That's when they - well didn't you think you started drilling them then. Didn't you think you may have gotten eh, eh shipped to Ja, eh, Japan, or - well, eh, that was the rumor. Well Bill, the whole crew was going to eh - the rumor was that - un huh - we were to come back to the states - un huh - stay, stay 30 days and then go - and then go Korea - Burma. Korea? No, to Burma. Burma, yeah. Burma? Well, over there - Burma, China. Un huh. So you got back, and where did you go right away? And then eh, then that's when they decided to discharge us. Un huh. Then you came back, and you went to where again, your first stop, back in the states? Eh, New Cumberland. And, what'd you do? Land in New York? We landed in Boston. In Boston? Un huh. And you got the train down there? They put us on a train and we came down. New Cumberland. And then what happened there? You, you stayed there for a month? I stayed there for eh, well, they checked us out, to make sure we didn't have any diseases, and eh, what the heck? What about your feet? I - oh, oh that's when I turned it in, out there. Un huh. Turned what in? About my feet, and - un huh, oh when you were being processed out there? Yeah. Even though the Japanese eh, part of it was still going on? Well, that was eh, well they figured it was pretty near over, and we had, they figured we did our share here. Un huh, I see. But then afterwards they formed the 45th division again - un huh - and sent them over. Sent them over, yeah. Is that right? The 45th went over.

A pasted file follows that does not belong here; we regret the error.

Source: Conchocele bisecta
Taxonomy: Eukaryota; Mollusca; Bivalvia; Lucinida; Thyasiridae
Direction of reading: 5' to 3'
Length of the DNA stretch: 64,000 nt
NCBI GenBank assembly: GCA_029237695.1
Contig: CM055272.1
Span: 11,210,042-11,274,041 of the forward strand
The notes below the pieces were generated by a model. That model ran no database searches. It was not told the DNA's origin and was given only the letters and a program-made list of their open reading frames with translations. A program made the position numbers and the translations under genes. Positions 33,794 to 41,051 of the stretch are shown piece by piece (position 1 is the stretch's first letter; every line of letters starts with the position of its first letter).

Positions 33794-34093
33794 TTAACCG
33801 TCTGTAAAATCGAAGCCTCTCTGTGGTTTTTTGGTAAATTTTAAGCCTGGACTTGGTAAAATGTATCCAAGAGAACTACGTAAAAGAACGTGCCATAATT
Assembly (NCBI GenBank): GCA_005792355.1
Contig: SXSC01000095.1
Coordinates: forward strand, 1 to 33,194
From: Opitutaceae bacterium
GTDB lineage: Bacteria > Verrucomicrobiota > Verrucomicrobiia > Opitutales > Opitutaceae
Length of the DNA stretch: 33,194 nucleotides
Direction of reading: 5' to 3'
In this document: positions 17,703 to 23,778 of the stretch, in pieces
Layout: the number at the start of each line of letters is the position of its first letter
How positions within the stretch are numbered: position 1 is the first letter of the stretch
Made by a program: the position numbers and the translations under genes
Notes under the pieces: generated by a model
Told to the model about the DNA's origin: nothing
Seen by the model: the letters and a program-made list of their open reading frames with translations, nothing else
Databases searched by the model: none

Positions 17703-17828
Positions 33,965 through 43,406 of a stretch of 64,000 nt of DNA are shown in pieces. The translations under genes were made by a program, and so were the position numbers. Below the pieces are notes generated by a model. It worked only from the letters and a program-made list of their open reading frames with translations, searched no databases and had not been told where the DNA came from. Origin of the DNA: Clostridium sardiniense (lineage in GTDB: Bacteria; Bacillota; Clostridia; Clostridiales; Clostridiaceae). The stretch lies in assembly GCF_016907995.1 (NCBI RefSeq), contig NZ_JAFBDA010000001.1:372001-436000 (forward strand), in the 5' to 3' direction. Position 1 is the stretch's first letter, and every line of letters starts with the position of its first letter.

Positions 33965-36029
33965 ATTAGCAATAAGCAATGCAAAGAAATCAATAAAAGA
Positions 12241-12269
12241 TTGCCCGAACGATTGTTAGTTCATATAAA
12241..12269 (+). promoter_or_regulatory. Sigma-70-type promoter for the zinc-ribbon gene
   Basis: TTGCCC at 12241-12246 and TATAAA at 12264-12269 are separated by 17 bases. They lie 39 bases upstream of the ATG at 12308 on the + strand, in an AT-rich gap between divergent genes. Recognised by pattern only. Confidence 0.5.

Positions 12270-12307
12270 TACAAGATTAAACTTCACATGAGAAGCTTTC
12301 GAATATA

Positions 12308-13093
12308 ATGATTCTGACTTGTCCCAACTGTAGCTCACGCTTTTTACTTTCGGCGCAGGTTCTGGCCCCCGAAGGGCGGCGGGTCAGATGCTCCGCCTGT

Well, when did you come home? When was that? I came home on eh let's see, I got in here September - 1945? Yeah. Well that discharge thing said November. It was the latter part of September - November you were - and I had a 30 day leave, then they gave us an extended leave. That's when they were deciding whether we were to go over - whether to put them, yeah. I think it was a three weeks. And then, the twenty, twenty-second of November - November - I had to go back, and that's when they discharged me. That's the truth. Yeah, well, that thing's eh, post marked the 19th. Un huh. What's that? Your draft card. Your draft card. The da, draft discharge. I guess maybe it was the 19th. Nineteenth. Yeah.
they just, you mean you thought at that, before that time when you went back there,
you might be going - absolutely - somewhere else? And, yes, yes. Oh yeah, we were
to go to - yeah but you, while you were in, and, and you were over in Germany,
is when you heard about the atomic bomb being dropped. Right? Yeah, we had heard
about it. In August. And eh - that's when we were on our way, coming back to the